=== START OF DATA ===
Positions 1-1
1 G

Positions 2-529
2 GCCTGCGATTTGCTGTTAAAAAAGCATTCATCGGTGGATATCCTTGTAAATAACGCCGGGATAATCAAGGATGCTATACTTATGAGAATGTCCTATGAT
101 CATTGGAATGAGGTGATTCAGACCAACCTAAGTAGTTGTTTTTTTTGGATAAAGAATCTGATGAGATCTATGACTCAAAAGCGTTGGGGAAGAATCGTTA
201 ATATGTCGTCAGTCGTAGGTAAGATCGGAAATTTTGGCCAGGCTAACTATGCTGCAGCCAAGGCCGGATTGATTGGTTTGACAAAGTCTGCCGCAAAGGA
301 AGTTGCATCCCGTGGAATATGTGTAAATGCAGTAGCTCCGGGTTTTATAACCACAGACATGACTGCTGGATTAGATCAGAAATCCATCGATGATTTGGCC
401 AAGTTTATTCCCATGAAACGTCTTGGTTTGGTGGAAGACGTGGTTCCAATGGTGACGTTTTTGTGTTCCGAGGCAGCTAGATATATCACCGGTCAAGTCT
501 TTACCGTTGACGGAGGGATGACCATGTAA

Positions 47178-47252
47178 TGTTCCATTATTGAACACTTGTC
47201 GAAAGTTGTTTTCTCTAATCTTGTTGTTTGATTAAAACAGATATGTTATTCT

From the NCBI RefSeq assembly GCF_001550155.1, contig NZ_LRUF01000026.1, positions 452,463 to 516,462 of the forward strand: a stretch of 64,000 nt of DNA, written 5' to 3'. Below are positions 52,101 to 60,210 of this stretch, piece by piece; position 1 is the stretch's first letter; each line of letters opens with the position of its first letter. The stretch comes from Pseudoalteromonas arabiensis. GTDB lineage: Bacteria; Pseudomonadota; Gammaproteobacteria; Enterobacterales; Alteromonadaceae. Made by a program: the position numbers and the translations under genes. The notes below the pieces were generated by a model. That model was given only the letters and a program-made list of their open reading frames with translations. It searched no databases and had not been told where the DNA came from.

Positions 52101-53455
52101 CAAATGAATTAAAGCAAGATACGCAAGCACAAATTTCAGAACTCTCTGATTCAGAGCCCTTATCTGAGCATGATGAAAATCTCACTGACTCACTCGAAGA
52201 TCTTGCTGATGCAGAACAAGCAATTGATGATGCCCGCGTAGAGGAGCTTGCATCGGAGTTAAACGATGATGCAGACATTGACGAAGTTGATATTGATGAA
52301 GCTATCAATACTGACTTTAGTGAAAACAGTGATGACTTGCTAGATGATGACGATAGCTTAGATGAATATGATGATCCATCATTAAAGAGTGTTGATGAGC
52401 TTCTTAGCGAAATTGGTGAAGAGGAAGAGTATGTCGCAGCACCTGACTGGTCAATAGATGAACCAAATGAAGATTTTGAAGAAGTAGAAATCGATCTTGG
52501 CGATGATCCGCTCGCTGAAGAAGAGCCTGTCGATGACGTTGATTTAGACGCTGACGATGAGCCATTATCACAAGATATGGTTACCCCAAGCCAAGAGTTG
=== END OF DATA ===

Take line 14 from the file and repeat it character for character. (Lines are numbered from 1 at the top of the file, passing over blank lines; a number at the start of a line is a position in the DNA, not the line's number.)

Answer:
Positions 52101-53455